“Kama vile baba alivyonipenda mimi, nipenda mimi, (nami) nilivyowapenda ninyi kaeni katika pendo langu.” Every time I think about Maryknoll fraternity, this Swahili song from St. Bernadette Catholic Choir in my homeland of Kenya rings in my mind. It is translated as “just like the father has loved me, so I have loved you, stay in that love.” (John 13:34). This is the pillar that holds the missionary work that Maryknoll does.
Being a missioner means being a disciple of Jesus and a steward of God’s love and grace. While the reasons always changed, since my youth I always wanted to be a priest. As the journey to priesthood moves forward, these reasons continue to change and mature day by day. Through the many conferences and new experiences, each time I encounter my formators and other missioners I get to grasp more deeply the kind of work ahead. I have always wanted to work with youth and young adults. My dream is to be that priest who is a disciple of Jesus Christ and a steward of God’s love and grace for all. The Maryknoll Fathers and Brothers have brought that light to me. I have come to admire Fr. Lance Nadeau, my university chaplain. I consider him a mentor and one of the brightest stars in my life. On the second day of my stay at Kenyatta University, he became my role model. This sounds a little weird because one choses a role model after you have “eaten salt” with the person. He is the kind of priest I always wanted to be. He gave me reasons to want to know more about Maryknoll. I first learned the traits of a missioner priest from him and later he introduced me to the Society.
The Maryknoll missioners in the African Region were splendid. I visited the superior at his parish and he became like a father to me. Then there were Fr. Mike Kirwen and Fr. John Conway, whom we nicknamed grandpa and Sem. Jonathan Hill whom we named “king kaka”, the elder brother. The Vocation Director, Fr. Mike Snyder, even amazed me as he gave me more insights and motivations to be that true missioner. Everyone, in baptism, is called to be a missioner in our daily lives. It is a call to spiritual maturity in Christ, a call to holiness, community, service and generosity. In my search for the best route to achieve these goals I have encountered the Maryknoll Fathers and Brothers. We are placed on this earth to absorb God’s love and pass it on to those around us. Maryknoll does this in a very special way; its identity is love.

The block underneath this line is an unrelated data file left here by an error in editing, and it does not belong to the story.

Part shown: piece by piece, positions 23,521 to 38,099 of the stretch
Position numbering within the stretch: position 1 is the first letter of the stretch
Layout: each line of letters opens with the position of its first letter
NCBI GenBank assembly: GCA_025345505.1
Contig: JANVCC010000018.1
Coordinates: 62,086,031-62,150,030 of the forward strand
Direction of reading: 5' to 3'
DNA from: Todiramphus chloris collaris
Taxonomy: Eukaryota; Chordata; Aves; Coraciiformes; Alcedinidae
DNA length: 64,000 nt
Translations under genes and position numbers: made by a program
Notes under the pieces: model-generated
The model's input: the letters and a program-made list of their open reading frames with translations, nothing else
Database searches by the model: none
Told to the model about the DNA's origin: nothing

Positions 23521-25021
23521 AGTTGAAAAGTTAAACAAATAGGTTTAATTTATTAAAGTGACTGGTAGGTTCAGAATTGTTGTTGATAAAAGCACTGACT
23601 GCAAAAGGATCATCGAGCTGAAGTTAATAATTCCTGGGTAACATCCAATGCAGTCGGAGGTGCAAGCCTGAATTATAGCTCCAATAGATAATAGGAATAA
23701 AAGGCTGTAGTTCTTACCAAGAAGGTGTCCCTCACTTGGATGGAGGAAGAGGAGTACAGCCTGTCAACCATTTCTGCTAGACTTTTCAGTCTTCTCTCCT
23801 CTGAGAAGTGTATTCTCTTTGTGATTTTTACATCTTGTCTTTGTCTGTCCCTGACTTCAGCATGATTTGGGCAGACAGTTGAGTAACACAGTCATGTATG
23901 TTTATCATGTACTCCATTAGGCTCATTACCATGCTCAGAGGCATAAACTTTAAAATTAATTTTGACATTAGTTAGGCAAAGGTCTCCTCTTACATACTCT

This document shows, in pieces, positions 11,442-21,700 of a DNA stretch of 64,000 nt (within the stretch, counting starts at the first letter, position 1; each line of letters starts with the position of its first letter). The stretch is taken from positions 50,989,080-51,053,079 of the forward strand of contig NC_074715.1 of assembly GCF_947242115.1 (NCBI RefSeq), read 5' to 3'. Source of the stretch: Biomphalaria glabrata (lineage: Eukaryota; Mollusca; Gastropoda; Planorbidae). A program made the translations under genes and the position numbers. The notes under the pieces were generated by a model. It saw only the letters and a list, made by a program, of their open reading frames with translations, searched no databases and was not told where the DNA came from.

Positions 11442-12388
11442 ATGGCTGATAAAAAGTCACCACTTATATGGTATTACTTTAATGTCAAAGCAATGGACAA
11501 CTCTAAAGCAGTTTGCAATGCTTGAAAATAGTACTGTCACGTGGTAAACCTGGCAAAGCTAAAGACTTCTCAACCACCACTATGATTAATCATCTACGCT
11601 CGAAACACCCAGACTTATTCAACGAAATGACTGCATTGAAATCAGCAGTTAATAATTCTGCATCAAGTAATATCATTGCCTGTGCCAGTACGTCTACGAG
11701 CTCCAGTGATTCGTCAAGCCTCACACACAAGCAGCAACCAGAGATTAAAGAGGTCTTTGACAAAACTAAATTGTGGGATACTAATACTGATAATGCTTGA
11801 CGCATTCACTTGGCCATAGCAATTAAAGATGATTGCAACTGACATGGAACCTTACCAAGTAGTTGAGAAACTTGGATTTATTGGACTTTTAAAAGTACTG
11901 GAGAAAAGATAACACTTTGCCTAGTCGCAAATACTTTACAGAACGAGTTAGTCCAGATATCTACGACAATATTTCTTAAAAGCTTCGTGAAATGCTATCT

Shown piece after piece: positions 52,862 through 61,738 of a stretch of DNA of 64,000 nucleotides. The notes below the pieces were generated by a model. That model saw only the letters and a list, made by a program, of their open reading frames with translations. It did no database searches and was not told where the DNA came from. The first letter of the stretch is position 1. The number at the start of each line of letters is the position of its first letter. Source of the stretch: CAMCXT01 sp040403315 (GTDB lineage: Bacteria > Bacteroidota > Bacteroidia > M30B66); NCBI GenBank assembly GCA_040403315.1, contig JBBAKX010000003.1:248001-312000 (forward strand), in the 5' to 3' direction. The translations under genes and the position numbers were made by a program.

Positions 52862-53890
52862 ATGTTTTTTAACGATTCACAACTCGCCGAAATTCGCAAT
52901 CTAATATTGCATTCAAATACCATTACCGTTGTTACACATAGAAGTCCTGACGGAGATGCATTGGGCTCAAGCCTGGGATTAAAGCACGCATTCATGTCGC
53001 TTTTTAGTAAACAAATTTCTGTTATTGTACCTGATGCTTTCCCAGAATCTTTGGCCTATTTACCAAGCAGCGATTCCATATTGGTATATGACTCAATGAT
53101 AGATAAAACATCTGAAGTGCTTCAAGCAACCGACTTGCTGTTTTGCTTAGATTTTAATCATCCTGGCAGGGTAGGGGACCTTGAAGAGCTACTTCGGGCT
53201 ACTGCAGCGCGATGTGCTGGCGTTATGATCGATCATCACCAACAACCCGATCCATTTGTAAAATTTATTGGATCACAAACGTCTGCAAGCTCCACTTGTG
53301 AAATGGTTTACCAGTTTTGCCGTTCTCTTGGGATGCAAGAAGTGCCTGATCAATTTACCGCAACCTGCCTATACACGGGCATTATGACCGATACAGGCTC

Through the exercise of responsible stewardship, a Maryknoll charism that filled the hearts of its founders, we are moved by the call to care for others and share God’s love.St. Augustine wrote: “Because you have loved me Lord, you have made me lovable.” We recognize the love of God in us and hence, we are called to share that love and care for others. We help the family of God recognize that love of Christ. Being a missioner is a noble and courageous call. It is a call to love!
Joshua Mutende Maondo is a seminarian participating in the Spiritual Year segment of our Initial Formation Program in Chicago. Joshua hails from Kakamega, Kenya. He first came to know Maryknoll through his chaplain at Kenyatta University in Nairobi, Kenya where he earned a Bachelor’s Degree in Education.